EDITORIAL & OPINIONS
Orgies bring big disgrace
Re: "Wild hotel orgy causes international tensions," Oct.
To the Editor:
The issue involving 400 Japanese tourists travelling to a
Chinese hotel on the Pearl River for sex with 500 Chinese prostitutes
is an extremely contentious one for the Chinese government
and its people.
Historically, many events have unfolded to hinder the relationship
between China and Japan, such as the killing of 30 million
Chinese people in the city of Nanjing by the Japanese during
the Second World War. Many of the 30 million victims of the "Nanjing
Massacre" were brutally raped women and children.
When travelling out of country, you are representing the country
you left. The 400 Japanese people brought Japan disgrace by
participating in this orgy - they clearly weren't properly
educated to abide by Chinese laws. What does this say about
their civilization? If this is happening in China, it very
likely could be happening in other countries as well. I begin
to question the Japanese's morality. It's not only one person
involved in this story, it's 400.
On the flip side of the coin, the blame doesn't only lie with
the Japanese tourists. The 500 Chinese prostitutes were also
extremely ignorant in their actions, because they clearly didn't
realize the long-term ramifications. We, as Chinese people,
must work as a collective unit and fight for the honour of
It might seem like a minor issue to many people from other
countries, but for the Chinese people, it was a shocking incident.
No matter where we are situated, it's the duty of every Chinese
citizen to stand up for our mother country.
Scholars Electives II
Re: "MP3 mania: selling, sharing & stealing music," Oct. 2,
To the Editor:
Sharing music may be stealing, but what goes around comes
around. The Recording Industry Association of America has been
stealing from the public for years. By illegally acting as
a cartel, they have set CDs at an artificially high price.
It is estimated in the United States alone, consumers have
been overcharged $480 million between 1995-2000.
Piracy isn't the only reason the RIAA wants to stop online
music. Anyone can cheaply record music, but distributing it
by CD is hard. That's why it's so tough for independent artists
and why only a few global firms exist. By shutting down online
music, the RIAA is maintaining its market dominance, controlling
the distribution (and price) of music. If they allowed an Internet
marketplace to form, new "Internet labels" would eventually
evolve, opening up competition to the RIAA and forcing the
price of music down to market level. That's why it's taking
forever to develop legitimate Internet downloads, despite the
fact it's an efficient and cheap distribution method. Artists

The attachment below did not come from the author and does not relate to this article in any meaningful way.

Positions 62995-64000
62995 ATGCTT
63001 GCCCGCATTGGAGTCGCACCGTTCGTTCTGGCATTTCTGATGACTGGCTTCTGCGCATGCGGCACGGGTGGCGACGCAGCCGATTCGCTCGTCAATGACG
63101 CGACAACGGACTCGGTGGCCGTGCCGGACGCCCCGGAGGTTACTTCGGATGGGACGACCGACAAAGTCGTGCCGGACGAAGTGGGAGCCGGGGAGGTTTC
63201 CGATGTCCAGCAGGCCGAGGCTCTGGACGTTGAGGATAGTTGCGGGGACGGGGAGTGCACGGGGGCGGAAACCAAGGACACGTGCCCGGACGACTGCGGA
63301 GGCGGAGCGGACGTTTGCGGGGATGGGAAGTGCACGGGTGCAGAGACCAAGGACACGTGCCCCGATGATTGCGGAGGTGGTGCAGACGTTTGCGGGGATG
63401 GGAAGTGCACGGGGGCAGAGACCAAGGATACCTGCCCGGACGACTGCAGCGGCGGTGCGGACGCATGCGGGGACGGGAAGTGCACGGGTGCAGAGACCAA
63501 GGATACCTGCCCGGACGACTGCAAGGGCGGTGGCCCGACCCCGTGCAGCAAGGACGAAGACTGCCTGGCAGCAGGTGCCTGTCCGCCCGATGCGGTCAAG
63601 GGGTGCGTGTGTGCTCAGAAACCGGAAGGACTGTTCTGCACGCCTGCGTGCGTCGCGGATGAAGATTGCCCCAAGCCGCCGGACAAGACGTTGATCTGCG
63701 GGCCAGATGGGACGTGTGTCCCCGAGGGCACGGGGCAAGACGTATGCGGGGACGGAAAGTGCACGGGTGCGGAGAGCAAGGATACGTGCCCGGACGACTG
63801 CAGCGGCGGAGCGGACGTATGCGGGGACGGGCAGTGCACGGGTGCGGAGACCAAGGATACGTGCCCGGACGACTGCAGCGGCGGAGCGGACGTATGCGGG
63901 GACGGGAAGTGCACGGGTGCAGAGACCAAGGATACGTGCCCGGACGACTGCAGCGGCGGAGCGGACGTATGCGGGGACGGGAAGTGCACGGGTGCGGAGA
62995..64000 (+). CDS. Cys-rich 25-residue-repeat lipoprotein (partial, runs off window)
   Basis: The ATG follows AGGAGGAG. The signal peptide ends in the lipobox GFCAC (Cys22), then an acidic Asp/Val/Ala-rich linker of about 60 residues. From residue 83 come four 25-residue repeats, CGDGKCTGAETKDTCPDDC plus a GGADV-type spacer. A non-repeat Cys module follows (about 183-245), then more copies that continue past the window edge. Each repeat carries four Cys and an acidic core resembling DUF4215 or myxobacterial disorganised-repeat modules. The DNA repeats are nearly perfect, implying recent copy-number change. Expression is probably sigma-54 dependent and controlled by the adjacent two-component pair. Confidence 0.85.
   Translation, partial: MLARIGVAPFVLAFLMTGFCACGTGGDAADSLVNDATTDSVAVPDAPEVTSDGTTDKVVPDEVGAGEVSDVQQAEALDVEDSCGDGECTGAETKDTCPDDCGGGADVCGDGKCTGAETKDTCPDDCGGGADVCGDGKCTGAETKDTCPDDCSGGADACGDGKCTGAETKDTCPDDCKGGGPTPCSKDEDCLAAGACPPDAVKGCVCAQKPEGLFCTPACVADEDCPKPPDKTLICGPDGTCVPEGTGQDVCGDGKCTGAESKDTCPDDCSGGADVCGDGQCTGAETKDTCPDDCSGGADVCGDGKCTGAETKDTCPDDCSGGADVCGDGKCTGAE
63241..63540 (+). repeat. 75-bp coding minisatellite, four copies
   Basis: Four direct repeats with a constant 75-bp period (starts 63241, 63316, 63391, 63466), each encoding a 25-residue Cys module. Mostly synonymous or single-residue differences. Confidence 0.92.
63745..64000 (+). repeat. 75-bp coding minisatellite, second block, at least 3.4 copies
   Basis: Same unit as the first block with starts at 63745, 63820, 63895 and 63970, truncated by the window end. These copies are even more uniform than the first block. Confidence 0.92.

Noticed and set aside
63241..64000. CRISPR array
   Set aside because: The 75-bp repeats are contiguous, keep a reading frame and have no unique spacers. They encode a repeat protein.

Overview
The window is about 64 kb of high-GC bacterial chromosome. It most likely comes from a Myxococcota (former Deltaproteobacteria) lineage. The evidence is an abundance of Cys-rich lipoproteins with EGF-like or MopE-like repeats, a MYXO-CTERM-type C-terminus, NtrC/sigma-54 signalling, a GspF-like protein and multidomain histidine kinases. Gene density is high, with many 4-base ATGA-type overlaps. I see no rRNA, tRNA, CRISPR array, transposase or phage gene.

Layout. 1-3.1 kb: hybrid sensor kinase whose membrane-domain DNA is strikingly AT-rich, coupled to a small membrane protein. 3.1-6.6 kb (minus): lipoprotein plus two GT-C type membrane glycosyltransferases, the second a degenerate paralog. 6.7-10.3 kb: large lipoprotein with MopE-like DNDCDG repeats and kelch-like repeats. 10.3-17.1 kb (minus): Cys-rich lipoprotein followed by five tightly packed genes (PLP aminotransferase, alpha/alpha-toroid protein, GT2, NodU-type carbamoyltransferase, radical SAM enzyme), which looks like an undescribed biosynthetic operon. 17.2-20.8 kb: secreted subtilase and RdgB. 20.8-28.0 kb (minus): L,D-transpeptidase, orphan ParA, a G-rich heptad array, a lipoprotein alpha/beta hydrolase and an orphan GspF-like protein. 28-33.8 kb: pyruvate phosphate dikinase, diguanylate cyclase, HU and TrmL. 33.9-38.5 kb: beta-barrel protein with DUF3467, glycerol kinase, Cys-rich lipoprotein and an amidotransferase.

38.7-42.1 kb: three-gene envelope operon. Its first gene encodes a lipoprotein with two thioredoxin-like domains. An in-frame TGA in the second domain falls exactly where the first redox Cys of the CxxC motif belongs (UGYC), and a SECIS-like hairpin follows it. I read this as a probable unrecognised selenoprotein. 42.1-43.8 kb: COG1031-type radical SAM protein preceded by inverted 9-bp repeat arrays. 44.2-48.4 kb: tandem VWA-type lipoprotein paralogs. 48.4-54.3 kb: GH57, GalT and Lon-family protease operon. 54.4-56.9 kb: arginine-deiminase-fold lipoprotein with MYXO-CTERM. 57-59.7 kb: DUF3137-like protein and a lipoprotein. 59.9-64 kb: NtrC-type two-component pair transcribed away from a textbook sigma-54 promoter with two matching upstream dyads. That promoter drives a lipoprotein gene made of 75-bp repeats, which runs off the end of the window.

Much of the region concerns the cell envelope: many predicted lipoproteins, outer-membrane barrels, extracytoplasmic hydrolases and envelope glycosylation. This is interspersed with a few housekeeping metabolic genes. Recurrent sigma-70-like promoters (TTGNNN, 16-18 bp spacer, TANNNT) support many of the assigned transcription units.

would migrate to the "Internet labels," where competition would
ensure fair pay, unlike the pittance they currently receive
from highway robbery contracts.
The real issue in the online music debate isn't piracy. A
new form of distributing music is taking shape and allowing
for a competitive industry, the kind every other business exists
in. The RIAA is fighting tooth and nail for its monopoly, waging
war on its own customers. Because you can't fight change, the
outcome is clear. The battle over piracy is just a feint, as
the new technology drives deep into their open flanks.
Economics/Computer Science III
To the Editor:
As I entered the University Community Centre on Monday, I
was greeted by a giant steaming pile of lies disguised as a
mock "Apartheid Wall," symbolizing Israel's wall they've begun
constructing to try to keep more of their buses from being
I won't go on about the fact this huge display was constructed
on the holiest day of the Jewish calendar, when most Jews were
at home in various other cities (and if you're naive enough
to think it's just coincidence, then you're beyond help). What
I appreciated even more were the lies and revisionisms.
Palestinian people are denied a right to life by Israel's
shoot-to-kill policy? First of all, that only applies in self-defense
and second, you know who else doesn't have a right to life?
Israeli kids that get dismembered for thinking they could safely
ride public transportation. Palestinian people are denied equal
rights in Jerusalem? Well yes, if they're carrying a fucking
mortar bomb. But the million or so Arab people that live and
work freely in Israel don't seem to have a problem.
I am happy I decided to go to class that day, so this filth
did not go unnoticed. Now, maybe if you want to talk about
how to stop bombs going off almost daily in major Israeli cities
or why the Palestinian leaders have walked away from peace
talks or why supporters of ending the "occupation" can only
come up with lies to support their cause, then we can start
working toward real peace.
To the Editor:
On Saturday the Mustangs were scored on more times than a
cheap prostitute. Rather than praise coach Haylor for his stellar
winning percentage, someone at The
Gazette should criticize
his team for its woeful defense.